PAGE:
By Arielle Parsons
Do you try and live a sustainable lifestyle? Do you like to welcome wildlife to your yard? Some of the things that make your lifestyle more sustainable may be benefitting your wildlife neighbors, making your yard more welcoming!
Backyards already have the potential to be great habitat for wildlife, they tend to have a variety of micro-habitat types and an abundance of food, water and shelter. There are some key features that people tend to add to their yards to promote a sustainable lifestyle that also may attract wildlife, for example vegetable gardens, chicken coops, brush piles and compost bins.
Most gardeners are aware of how attractive vegetables are to mammals like rodents, rabbits and deer. But your simple garden full of tomato, pepper and cucumber plants is capable of attracting a lot more than just mammal pests, for example, community gardens throughout New York City attract a variety of bee species.
Chicken coops are a great addition to a sustainable home, providing a ready source of fresh eggs and fertilizer. They can also attract wildlife! Studies have shown that chicken coops increase the occurrence of eastern gray squirrels and raccoons in yards in the eastern United States. In Brazil, chickens on properties tend to attract oncilla and margay. While this may not be great news for your chickens given the potential for egg theft and predation, well-protected enclosures can help promote a peaceful coexistence.
Composting has gained tremendous popularity over the past few decades as a way to sustainably collect food and yard waste for later use as fertilizer. Because of the predominance of food waste, compost heaps can be quite attractive to wildlife. Studies have shown that coyotes can be detected eight times more frequently at compost heaps compared to other areas of the yard. In suburban areas where prey availability may be low, coyotes and other species could be dependent on the availability of compost heaps to thrive.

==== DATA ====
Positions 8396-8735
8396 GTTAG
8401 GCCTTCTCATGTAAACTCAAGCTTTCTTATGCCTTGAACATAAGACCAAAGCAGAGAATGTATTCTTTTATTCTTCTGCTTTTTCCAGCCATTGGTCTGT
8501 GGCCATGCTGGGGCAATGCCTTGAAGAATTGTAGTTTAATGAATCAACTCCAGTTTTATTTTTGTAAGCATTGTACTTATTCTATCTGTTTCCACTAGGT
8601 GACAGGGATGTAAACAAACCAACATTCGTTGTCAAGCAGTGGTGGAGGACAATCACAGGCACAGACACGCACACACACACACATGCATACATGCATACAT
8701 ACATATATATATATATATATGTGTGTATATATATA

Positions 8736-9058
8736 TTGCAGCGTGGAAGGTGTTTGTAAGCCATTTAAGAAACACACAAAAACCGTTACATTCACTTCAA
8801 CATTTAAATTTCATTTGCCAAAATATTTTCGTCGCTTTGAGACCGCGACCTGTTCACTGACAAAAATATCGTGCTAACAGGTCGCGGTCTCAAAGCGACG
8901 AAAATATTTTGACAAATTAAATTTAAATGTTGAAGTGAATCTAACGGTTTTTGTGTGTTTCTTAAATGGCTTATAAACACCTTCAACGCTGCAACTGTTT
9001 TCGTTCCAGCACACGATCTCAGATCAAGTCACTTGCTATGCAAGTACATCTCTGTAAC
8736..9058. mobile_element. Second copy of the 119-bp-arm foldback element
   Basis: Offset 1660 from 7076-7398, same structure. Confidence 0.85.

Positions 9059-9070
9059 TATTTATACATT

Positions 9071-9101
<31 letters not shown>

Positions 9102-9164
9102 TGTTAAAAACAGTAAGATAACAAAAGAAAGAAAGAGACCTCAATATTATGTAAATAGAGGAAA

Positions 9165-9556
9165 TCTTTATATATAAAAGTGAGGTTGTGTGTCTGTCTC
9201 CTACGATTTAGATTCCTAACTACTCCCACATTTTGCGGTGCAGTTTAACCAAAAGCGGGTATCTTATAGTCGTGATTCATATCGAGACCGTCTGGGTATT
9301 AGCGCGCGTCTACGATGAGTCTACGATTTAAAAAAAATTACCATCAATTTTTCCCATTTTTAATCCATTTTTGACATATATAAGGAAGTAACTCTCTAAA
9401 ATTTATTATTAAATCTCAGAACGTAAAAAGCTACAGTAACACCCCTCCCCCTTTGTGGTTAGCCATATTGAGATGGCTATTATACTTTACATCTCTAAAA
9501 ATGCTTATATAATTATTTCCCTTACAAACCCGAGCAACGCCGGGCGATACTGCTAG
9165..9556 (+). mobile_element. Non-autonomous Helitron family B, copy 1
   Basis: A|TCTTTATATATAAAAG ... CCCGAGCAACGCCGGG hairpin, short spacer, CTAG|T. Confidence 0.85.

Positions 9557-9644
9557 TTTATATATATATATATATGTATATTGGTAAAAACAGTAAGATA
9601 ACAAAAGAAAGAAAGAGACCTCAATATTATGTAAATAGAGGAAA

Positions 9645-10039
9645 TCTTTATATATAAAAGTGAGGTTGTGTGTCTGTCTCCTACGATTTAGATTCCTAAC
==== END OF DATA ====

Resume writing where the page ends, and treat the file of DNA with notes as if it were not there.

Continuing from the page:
While you may simply place a brush pile in your yard to collect yard waste in one convenient place, brush piles are actually a simple and common habitat management method used to attract wildlife such as rabbits, small mammals, and ground birds. At least 11 state agencies, including North Carolina, and numerous US non-government agencies advise land owners to create brush piles to benefit wildlife. Brush piles provide relief from hot temperatures and refuge from predators for small mammal species.
While the examples above are ways that sustainable yard features might inadvertently attract wildlife to yards, sometimes attraction of wildlife is the main goal! For example, planting native grasses and trees can attract native bird species. Actively feeding birds not only attracts birds, but mammals as well. Between one-fifth and one-third of households in Europe, North America, and Australia provide supplementary food for wild birds. Likewise, bird baths and other water features provide a supply of clean fresh water for both birds and mammals.
Supplemental feeding of mammalian wildlife is also a way to attract them to our yards, however this practice is not recommended for several reasons. Because feeding of wild mammals can affect their social behavior, it increases the potential for disease spread both between wild animals and to humans. Feeding wild animals can also make them less wary of people and more likely to cause problems (like rummaging through trash) which may end up in that animal being euthanized. Keeping wildlife wild is part of maintaining a sustainable, wildlife friendly yard.
Who knew that making your backyard more sustainable for yourself could welcome such diverse wildlife to the area around you! If they could, the wildlife would thank you!
Contributed by Austin Mueller